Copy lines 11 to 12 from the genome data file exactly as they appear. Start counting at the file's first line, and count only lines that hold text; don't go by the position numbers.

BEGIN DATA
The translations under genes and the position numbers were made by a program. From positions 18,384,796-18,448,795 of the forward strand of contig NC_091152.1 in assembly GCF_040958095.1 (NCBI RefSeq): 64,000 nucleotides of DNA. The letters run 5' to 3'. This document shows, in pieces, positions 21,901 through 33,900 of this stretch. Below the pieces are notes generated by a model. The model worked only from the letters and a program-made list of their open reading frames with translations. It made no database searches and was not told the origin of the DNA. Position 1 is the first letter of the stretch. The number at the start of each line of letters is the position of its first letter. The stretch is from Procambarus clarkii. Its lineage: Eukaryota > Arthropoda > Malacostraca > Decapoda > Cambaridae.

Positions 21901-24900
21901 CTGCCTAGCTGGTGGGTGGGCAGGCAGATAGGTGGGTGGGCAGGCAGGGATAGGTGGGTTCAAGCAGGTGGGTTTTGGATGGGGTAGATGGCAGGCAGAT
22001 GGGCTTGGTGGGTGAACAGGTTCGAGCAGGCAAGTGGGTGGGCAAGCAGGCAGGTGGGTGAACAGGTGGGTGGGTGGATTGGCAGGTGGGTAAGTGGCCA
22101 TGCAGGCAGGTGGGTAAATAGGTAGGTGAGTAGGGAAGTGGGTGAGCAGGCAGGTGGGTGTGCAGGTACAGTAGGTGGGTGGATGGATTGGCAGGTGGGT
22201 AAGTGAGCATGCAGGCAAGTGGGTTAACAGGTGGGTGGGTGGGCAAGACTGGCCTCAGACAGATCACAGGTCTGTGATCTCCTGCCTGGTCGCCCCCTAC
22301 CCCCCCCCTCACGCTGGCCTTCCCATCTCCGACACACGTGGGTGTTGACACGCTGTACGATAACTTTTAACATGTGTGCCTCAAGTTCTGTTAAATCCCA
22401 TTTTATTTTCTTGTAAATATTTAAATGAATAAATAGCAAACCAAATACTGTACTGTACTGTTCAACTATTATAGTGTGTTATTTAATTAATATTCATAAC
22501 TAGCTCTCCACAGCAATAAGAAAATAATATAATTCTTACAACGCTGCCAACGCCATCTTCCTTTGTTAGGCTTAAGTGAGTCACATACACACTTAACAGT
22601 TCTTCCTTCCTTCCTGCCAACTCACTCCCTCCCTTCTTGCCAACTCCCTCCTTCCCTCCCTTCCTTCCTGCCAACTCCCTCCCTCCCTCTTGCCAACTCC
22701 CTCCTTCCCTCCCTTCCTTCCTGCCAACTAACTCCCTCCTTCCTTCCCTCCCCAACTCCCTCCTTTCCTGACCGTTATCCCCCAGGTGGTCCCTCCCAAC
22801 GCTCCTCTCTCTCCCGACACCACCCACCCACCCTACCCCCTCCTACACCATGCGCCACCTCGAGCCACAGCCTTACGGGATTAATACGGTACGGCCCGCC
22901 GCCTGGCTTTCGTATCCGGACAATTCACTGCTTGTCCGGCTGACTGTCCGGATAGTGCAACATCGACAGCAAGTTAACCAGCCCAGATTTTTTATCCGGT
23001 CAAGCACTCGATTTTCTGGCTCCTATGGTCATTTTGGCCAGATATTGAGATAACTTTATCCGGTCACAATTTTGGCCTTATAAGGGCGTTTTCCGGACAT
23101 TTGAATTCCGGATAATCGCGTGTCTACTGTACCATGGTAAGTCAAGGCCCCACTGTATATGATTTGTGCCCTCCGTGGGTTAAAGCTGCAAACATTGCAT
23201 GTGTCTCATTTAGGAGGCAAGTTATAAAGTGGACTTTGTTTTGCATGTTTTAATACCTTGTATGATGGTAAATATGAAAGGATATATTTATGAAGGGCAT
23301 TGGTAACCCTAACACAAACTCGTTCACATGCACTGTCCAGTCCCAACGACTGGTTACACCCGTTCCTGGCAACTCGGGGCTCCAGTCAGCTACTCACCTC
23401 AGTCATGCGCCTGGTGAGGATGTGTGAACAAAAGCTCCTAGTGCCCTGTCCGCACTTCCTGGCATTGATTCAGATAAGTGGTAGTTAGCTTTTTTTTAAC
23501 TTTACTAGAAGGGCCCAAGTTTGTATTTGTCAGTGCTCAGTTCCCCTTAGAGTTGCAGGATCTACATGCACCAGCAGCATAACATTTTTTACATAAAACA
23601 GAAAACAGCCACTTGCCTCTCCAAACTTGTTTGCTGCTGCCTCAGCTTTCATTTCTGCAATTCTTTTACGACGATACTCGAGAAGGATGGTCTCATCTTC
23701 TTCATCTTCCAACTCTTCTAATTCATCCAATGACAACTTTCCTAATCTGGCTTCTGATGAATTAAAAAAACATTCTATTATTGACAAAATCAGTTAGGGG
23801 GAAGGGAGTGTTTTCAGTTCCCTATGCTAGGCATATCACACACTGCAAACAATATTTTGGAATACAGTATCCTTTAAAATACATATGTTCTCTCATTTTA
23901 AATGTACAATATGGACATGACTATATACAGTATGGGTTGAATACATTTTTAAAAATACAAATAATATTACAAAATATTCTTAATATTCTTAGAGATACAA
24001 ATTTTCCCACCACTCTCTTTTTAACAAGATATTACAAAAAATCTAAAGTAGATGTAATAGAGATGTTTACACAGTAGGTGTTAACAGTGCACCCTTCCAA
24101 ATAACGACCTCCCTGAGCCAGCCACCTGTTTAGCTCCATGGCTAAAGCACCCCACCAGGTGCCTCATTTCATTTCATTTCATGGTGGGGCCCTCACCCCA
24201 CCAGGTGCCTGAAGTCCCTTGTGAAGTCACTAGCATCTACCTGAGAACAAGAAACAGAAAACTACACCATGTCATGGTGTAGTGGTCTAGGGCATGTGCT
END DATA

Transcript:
22701 CTCCTTCCCTCCCTTCCTTCCTGCCAACTAACTCCCTCCTTCCTTCCCTCCCCAACTCCCTCCTTTCCTGACCGTTATCCCCCAGGTGGTCCCTCCCAAC
22801 GCTCCTCTCTCTCCCGACACCACCCACCCACCCTACCCCCTCCTACACCATGCGCCACCTCGAGCCACAGCCTTACGGGATTAATACGGTACGGCCCGCC